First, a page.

Memantine was used in Germany for the treatment of Parkinson’s disease prior to its approval in the USA and globally for treatment of AD. A key 12-week clinical trial of memantine for patients with dementia, mainly AD, residing in nursing homes was published in 1999 (Winblad and Poritis 1999) followed by publication of a monotherapy trial in 2000 (Reisberg et al. 2003a) and of a donepezil add-on trial in 2004 (Tariot et al. 2004). Memantine was approved by the FDA in the USA in 2004 for treatment of moderate to severe AD, meaning patients with MMSE scores less than 15. Memantine is an NMDA receptor antagonist that replaces potassium in the NMDA receptor channel to reduce entry of calcium into neurons and avoid calcium-stimulated apoptotic cell death cascades. It is uncertain if the neuroprotective activities observed consistently in in vitro studies account for the symptomatic benefit observed in clinical trials. In vitro experimental studies suggest reduced Aβ plaque deposition and reduced tau hyperphosphorylation following treatment with memantine (Martinez-Coria et al. 2010). Physiological studies establish a beneficial effect for long-term potentiation (LTP), the physiological correlate of memory (Frankiewicz and Parsons 1999). This latter observation provides a potential explanation for the symptomatic benefit observed with treatment with memantine.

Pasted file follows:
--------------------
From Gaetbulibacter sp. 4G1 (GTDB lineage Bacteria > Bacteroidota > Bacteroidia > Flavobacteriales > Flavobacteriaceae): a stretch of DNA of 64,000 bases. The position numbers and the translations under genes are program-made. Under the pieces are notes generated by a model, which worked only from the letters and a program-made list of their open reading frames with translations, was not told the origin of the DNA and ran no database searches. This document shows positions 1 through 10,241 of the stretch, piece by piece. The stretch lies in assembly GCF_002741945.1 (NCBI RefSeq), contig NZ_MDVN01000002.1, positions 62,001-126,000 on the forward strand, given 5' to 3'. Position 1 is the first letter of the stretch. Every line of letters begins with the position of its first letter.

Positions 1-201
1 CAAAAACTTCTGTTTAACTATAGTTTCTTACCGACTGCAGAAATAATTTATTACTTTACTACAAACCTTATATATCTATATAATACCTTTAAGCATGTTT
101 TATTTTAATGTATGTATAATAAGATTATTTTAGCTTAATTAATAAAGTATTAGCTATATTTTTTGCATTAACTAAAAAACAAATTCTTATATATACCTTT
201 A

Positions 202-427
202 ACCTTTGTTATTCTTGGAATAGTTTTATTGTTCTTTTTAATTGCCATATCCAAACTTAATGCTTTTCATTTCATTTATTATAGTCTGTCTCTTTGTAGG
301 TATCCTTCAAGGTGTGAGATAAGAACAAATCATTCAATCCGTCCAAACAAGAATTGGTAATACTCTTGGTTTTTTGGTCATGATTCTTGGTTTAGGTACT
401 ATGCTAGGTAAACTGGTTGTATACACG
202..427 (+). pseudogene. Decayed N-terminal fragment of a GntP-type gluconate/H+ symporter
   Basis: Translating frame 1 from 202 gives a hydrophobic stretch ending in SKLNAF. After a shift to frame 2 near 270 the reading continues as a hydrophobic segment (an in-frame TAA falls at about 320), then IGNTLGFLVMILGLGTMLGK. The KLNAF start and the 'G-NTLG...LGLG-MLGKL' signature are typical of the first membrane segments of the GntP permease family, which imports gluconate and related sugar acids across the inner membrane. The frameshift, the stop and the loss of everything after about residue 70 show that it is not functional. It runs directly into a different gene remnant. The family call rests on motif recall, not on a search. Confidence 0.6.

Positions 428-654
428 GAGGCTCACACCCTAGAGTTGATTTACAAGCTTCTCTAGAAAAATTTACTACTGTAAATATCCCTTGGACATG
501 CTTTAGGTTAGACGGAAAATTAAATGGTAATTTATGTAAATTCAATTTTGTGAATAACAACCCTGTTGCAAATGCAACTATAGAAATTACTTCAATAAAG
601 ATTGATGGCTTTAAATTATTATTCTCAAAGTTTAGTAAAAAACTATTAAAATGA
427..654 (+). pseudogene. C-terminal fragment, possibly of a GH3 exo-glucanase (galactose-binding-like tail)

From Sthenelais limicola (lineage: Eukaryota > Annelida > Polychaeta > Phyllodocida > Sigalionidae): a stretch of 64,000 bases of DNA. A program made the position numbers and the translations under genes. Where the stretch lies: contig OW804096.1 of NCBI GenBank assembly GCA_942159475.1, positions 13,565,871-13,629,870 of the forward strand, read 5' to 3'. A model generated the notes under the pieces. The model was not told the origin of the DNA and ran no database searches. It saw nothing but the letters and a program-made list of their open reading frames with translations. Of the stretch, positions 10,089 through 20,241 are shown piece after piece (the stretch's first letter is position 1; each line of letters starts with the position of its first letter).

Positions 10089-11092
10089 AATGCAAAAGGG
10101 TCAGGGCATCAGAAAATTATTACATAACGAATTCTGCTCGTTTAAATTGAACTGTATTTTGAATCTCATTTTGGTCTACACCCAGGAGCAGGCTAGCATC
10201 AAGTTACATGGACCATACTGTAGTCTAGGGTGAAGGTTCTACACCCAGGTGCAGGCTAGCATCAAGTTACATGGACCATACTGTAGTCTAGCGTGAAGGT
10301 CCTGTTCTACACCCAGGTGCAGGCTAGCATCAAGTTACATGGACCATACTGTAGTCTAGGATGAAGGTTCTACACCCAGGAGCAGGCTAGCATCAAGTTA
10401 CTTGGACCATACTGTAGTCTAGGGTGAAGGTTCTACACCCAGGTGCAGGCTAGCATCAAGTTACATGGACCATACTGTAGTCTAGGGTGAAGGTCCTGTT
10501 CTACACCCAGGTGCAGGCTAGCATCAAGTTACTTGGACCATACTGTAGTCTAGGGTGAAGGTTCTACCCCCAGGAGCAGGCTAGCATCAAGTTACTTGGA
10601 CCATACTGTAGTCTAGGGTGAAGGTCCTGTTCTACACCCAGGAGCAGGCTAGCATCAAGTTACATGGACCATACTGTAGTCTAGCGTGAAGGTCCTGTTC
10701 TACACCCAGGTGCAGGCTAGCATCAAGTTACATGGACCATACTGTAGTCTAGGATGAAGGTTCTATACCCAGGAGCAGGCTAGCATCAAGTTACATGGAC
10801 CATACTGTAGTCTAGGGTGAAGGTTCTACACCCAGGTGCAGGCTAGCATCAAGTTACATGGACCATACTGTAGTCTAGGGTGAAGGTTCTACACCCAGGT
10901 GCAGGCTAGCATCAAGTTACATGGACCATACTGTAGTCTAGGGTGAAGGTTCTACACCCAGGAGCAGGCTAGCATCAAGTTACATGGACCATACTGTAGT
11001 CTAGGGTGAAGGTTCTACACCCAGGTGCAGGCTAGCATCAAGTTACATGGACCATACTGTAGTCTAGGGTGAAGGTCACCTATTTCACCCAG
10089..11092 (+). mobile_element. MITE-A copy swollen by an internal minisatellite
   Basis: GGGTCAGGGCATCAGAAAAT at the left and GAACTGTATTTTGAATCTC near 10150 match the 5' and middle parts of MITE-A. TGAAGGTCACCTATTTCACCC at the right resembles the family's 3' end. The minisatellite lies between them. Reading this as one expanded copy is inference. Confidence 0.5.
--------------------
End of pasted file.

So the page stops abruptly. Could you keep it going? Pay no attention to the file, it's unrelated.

Clinical trials of memantine have been very similar in design to those conducted with AChE-Is, but have involved patients with moderate to severe AD, rather than mild to moderate AD. Trials have typically been 6 months in duration with the SIB, CIBIC+, or ADCS-ADL as primary outcomes and ADL or behavior as secondary outcomes. The magnitude of benefit from treatment with memantine is similar to the magnitude observed for AChE-Is. Two of three moderate to severe AD trials with memantine showed statistical significance on their primary outcomes (Reisberg et al. 2003b; van Dyck et al. 2007), including an add-on trial, in which patients on long-term treatment with donepezil, randomized to receive either placebo or add-on memantine, showed that add-on therapy with memantine produced a statistically significant benefit compared to add-on therapy with placebo (Tariot et al. 2004).